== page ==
Images of the Dead

During the early months of the Civil War, civilians and soldiers — North and South alike — viewed war as a grand adventure comprising glittering cavalcades of marching soldiers and held-high flags. Then came the reality of war, experienced first on the battlefield by amateur soldiers in early summer 1861 and next by civilians some […]

Larry Knight follows his great-grandfather into prison

Like his great-grandfather, Larry Knight frequents prisons in the Deep South. However, unlike Pvt. Adelbert Knight of Co. F, 11th United States Infantry Regiment, Larry visits places like Camp Sumter in Andersonville, Ga. and Libby Prison in Richmond, Va. as a visitor, not an inmate. The son of Samuel and Abner Knight of Lincolnville, the […]

The vice president shouldered a rifle in Kittery

Some Bangor boys once spent a pleasant wartime summer guarding a fort on the Maine coast. Not many Mainers visit Fort McClary, an interesting state historic site located off Route 103 in Kittery Point. Built to protect Kittery and Portsmouth, N.H. against enemy warships, the fort comprised a blockhouse and other buildings perched on a […]

Meet the Heroes of Evergreen Cemetery: Part II

  Approximately 1,400 Civil War veterans — I call them “heroes,” if only because they fought to preserve our country — lie buried at Evergreen Cemetery on Stevens Avenue in Portland. On a recent sunny, warm summer’s day, Friends of Evergreen docent Lin Brown introduced me to about 50 of them. We toured the 239-acre […]

Meet the Heroes of Evergreen Cemetery: Part I

  Nowhere else in Maine can people meet so many Civil War veterans than at Evergreen Cemetery, located at 672 Stevens Ave., in Portland — — and through its well-organized docent tours, the Friends of Evergreen are anxious to make the introductions. Through the mid-19th century, burials gradually filled Eastern Cemetery and Western Cemetery in […]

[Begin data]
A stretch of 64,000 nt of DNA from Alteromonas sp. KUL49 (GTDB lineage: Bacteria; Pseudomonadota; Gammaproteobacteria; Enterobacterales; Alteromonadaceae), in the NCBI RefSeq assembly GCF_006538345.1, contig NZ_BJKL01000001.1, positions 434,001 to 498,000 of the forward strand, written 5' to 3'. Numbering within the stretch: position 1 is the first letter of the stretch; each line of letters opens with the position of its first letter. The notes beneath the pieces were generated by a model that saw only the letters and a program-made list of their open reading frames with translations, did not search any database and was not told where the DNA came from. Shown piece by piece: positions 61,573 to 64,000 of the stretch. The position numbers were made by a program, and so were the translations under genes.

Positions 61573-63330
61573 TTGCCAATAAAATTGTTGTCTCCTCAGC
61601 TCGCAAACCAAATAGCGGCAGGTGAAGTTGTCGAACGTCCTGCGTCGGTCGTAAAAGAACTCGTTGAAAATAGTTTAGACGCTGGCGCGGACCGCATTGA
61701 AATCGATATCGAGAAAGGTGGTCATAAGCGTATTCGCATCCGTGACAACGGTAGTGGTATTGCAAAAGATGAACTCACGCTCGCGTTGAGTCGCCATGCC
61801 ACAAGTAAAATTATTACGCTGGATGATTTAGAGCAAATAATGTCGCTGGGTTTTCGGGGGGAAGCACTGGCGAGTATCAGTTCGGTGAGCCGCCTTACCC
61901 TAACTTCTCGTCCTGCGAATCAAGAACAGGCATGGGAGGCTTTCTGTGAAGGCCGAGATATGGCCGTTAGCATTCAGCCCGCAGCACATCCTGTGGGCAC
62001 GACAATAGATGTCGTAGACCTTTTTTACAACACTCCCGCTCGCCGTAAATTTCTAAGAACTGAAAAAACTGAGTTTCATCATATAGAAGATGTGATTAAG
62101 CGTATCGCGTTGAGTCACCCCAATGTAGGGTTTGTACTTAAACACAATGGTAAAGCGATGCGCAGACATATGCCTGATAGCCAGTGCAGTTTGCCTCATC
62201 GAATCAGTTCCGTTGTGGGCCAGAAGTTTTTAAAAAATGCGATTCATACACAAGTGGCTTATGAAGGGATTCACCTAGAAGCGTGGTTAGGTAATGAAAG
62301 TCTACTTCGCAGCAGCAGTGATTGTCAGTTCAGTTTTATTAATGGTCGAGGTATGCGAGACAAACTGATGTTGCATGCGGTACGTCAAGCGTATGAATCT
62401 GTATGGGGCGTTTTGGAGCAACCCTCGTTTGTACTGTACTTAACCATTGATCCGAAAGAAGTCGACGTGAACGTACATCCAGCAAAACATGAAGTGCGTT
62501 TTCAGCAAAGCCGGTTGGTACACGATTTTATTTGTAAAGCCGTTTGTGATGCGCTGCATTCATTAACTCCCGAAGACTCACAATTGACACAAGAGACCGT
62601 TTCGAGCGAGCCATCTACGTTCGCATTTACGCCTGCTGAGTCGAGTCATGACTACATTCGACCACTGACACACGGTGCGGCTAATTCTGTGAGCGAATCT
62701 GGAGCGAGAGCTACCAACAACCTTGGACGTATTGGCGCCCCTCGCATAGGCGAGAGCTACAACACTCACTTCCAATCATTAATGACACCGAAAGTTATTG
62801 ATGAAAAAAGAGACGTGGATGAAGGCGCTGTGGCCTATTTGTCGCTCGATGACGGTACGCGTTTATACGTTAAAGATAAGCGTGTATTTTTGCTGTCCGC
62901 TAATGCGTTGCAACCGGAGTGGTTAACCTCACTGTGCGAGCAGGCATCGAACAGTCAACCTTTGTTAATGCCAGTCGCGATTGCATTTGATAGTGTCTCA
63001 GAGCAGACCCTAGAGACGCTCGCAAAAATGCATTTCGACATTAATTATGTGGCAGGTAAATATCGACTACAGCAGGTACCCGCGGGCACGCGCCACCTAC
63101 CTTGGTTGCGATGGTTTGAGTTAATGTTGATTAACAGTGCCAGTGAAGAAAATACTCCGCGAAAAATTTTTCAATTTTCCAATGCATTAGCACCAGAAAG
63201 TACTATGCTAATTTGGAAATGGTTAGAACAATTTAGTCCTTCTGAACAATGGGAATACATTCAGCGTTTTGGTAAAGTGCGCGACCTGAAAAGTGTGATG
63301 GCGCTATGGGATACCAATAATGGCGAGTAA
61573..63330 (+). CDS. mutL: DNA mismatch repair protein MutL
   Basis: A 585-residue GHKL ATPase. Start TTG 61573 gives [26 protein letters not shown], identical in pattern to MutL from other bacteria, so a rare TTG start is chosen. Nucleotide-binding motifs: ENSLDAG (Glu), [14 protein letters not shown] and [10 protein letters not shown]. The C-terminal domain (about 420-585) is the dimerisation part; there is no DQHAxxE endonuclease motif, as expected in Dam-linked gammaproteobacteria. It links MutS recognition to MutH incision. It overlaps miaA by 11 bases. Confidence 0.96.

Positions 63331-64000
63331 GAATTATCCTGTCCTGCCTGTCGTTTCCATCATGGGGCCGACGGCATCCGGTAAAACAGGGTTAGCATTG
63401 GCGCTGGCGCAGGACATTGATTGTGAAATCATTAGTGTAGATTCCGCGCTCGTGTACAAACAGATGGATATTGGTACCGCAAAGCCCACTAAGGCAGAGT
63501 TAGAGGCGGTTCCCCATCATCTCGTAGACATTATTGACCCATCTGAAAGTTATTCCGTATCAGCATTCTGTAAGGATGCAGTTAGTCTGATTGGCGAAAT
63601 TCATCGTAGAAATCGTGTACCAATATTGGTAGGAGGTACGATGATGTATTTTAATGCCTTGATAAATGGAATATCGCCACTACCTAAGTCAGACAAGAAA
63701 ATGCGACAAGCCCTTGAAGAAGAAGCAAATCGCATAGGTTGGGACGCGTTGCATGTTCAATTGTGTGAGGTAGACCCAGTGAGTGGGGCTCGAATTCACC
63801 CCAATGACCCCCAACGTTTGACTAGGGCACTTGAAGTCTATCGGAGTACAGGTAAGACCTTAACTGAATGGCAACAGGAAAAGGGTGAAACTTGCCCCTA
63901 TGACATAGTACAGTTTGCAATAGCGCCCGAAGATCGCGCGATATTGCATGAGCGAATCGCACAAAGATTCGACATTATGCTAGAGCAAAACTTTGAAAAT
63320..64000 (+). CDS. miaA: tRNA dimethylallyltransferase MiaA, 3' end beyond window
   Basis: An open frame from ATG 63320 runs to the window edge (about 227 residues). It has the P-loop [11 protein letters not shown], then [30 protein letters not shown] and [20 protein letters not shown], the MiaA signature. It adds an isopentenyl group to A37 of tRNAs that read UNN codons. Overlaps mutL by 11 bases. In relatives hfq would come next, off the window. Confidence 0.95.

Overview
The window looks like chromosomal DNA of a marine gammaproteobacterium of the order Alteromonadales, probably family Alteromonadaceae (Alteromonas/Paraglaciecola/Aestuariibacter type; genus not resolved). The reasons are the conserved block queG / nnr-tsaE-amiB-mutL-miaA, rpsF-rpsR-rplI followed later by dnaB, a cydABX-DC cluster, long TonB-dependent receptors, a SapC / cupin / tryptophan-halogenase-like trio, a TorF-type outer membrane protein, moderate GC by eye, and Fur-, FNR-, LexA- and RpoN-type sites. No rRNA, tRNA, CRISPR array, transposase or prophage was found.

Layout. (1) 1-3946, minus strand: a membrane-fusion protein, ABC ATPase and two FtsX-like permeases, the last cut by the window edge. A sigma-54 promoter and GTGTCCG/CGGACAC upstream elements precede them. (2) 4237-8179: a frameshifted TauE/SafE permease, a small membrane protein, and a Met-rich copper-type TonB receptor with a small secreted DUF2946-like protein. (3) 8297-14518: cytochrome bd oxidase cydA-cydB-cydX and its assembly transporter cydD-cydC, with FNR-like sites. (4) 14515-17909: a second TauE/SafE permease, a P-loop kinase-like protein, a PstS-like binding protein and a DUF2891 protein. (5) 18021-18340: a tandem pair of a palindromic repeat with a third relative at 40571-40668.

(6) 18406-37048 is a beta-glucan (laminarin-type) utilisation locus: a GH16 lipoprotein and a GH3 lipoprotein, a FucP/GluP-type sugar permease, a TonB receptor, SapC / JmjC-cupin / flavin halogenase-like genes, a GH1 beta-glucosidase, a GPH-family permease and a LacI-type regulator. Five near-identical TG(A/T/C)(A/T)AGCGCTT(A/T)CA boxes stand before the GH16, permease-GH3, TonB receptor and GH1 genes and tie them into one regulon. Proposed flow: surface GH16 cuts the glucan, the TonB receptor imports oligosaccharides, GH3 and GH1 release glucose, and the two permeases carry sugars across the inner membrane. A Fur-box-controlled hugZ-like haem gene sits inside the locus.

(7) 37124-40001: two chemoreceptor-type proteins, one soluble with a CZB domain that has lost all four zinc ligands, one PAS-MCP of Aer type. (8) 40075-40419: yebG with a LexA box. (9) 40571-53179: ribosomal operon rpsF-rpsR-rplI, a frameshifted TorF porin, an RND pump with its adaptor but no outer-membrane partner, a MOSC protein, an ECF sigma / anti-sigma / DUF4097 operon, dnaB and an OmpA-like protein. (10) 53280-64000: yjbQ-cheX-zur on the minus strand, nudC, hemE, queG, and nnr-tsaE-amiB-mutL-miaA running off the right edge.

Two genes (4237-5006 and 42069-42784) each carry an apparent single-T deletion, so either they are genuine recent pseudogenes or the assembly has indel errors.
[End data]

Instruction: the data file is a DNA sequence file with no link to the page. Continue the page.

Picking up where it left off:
Fifth Maine museum connects past and present

  When the 5th Maine Infantry boys decided to party after the Civil War, they figured that Portland was the obvious place … … but to keep their poignant reunions private and give their weary comrades a quiet place to “get away from it all,” the 5th Maine’s surviving members chose peaceful Peaks Island as […]

Mutineers could drive an officer crazy

Deserters were not the only man-made plague that drove Maine officers crazy during the Civil War; independent-minded Maine soldiers might mutiny, too, if they so decided. Patriotic fervor swept the Midcoast in mid-April 1861. A business partner with Hiram Berry, Elijah Walker sold coal and lumber in Rockland, recently split from Thomaston and designated the […]

A deserter’s fate, Part II: A firing squad delivered the verdict

  After deserter Albert H. Lunt of the 9th Maine Infantry Regiment was convicted of various crimes by a court martial convened at St. Augustine, Fla., he was sentenced to death. President Abraham Lincoln upheld the sentence in mid-November 1862; Army officers scheduled the execution for Dec. 1. Lunt was transferred to Hilton Head, S.C., […]

A deserter’s fate, Part I: Even the Confederates didn’t want him

  Bad boy Albert H. Lunt could do no good, so 12 Union soldiers shot him dead at Hilton Head on Monday, Dec. 1, 1862. And in case they missed, another dozen armed soldiers waited to use Lunt for target practice. Assigned to Co. I, 9th Maine Infantry Regiment, Lunt seemed destined to pay for […]